Thursday, 1 April 2021
Project Ireland 2040: Motion [Private Members]
Imelda Munster (Louth, Sinn Fein)
Speaking of areas that have been neglected and abandoned and in which there has been insufficient funding and investment over the years, I raise the ongoing issues facing Drogheda, south Louth and the east Meath area. A report commissioned by the Minister for Justice into Drogheda as a result of the drugs feud was published last Friday and laid bare the consequences of the neglect of Drogheda by successive governments. Drogheda is the largest town in Ireland and is located on the Dublin-Belfast corridor. We have a fantastic community with great potential but for decades Drogheda has been let down by central government.
Drogheda was designated as a growth centre in the national development plan but that means nothing if the Government is not willing to fund anything. The lack of infrastructure and services in the town has made the implementation of the plan impossible and shows just how much investment is needed to get Drogheda to reach its full potential.
An example of this is the port access northern cross route, which is absolutely vital infrastructure for the town. We need it for the development of housing under the northern environs plan and we need it to improve transport links and congestion in the town and to attract businesses. Earlier this month, Louth County Council's application under the urban regeneration and development fund was turned down. This is the third application for funding that has been rejected. The plan was shelved during the recession, which has left Drogheda waiting for 15 years for the project to begin. Each government claims to support the project but refuses to fund it.
The report released last week showed that Drogheda has a higher than average rate of unemployment and a younger than average population. This is very significant in the context of the problems we are having with drugs and crime. It is not possible to implement the employment objectives of the plan because Drogheda does not have an IDA office, an Enterprise Ireland office or a local enterprise office, LEO. Drogheda's industries have disappeared and nothing has been done to encourage new industries and businesses to set up in the area. Drogheda is ripe for development as a site for a pharmaceutical manufacturing hub but instead the Government has hollowed out employment in the town with initiatives like the Amazon data centre, which provides only a handful of jobs where thousands should have been created. We need a second IDA business park on the north side of the town and a new third level institute to co-operate with industry-specific training companies to help generate local employment. During normal times, more than 15,000 people commute from the town every day. This has to change.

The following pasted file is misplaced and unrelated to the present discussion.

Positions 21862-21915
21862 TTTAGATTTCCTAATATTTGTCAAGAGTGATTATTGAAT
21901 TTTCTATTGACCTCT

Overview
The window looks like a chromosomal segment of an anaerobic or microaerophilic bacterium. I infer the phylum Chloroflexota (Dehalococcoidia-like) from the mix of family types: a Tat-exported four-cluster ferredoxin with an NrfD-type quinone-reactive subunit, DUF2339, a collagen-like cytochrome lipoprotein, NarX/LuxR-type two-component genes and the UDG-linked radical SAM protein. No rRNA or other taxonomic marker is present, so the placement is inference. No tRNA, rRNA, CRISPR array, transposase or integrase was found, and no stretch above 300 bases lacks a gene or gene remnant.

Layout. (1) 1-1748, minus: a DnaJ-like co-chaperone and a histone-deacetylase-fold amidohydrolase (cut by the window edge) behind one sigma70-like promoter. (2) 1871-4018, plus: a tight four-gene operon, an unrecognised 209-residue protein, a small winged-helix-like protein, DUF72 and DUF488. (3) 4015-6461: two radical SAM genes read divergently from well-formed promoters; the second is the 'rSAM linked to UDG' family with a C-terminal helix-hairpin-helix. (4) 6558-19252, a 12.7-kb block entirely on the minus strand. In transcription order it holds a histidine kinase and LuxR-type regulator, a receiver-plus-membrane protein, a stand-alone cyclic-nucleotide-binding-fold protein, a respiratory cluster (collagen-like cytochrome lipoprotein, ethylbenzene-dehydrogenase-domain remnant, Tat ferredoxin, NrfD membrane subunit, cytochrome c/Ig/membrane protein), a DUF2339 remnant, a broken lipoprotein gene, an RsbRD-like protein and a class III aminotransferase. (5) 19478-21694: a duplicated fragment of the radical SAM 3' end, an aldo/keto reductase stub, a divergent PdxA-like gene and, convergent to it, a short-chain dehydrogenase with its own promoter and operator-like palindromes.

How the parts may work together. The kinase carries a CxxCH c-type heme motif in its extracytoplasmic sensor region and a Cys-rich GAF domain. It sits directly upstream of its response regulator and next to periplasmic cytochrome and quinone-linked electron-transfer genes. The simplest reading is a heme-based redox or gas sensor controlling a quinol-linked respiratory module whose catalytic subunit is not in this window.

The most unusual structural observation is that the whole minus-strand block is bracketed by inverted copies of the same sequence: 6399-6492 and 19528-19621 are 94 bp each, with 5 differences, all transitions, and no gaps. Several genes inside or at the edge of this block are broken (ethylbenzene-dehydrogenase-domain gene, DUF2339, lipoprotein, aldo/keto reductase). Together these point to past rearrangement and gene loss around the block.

With regard to tourism, south Louth needs to be developed as a tourism destination of historical significance given the history of Drogheda and the surrounding areas. We need a Fáilte Ireland office as there is none in the region.
The housing targets under Rebuilding Ireland also need to be revised. Drogheda has more than 1,800 people on the housing list, many of whom have been waiting longer than ten years but the housing target under the plan for the period from 2018 to 2021 is 384. This plan is not making even a dent in the housing list, which grows longer every day.
Elsewhere in the county, we see the erosion of services with no thought given to the devastating impact their loss has on small towns and rural communities. The most recent example is the loss of the Bank of Ireland branch in Dunleer. This is a heavy blow to the community and to businesses in the area.
The majority of these issues were raised in the report, which goes to show the dire consequences of neglect and decline in large towns such as Drogheda. The fact that we have to beg and plead for adequate Garda resources at a time when the town is in the throes of a vicious feud between organised criminal gangs says it all. We do not want worthless titles such as "designated growth centre". They are not worth the paper on which they are written. They are meaningless unless the Government is going to invest in Drogheda. We desperately need investment and I suggest the Minister, and any other relevant Ministers, read the recent scoping report into Drogheda. If they do, they will see it backs up everything I have just said.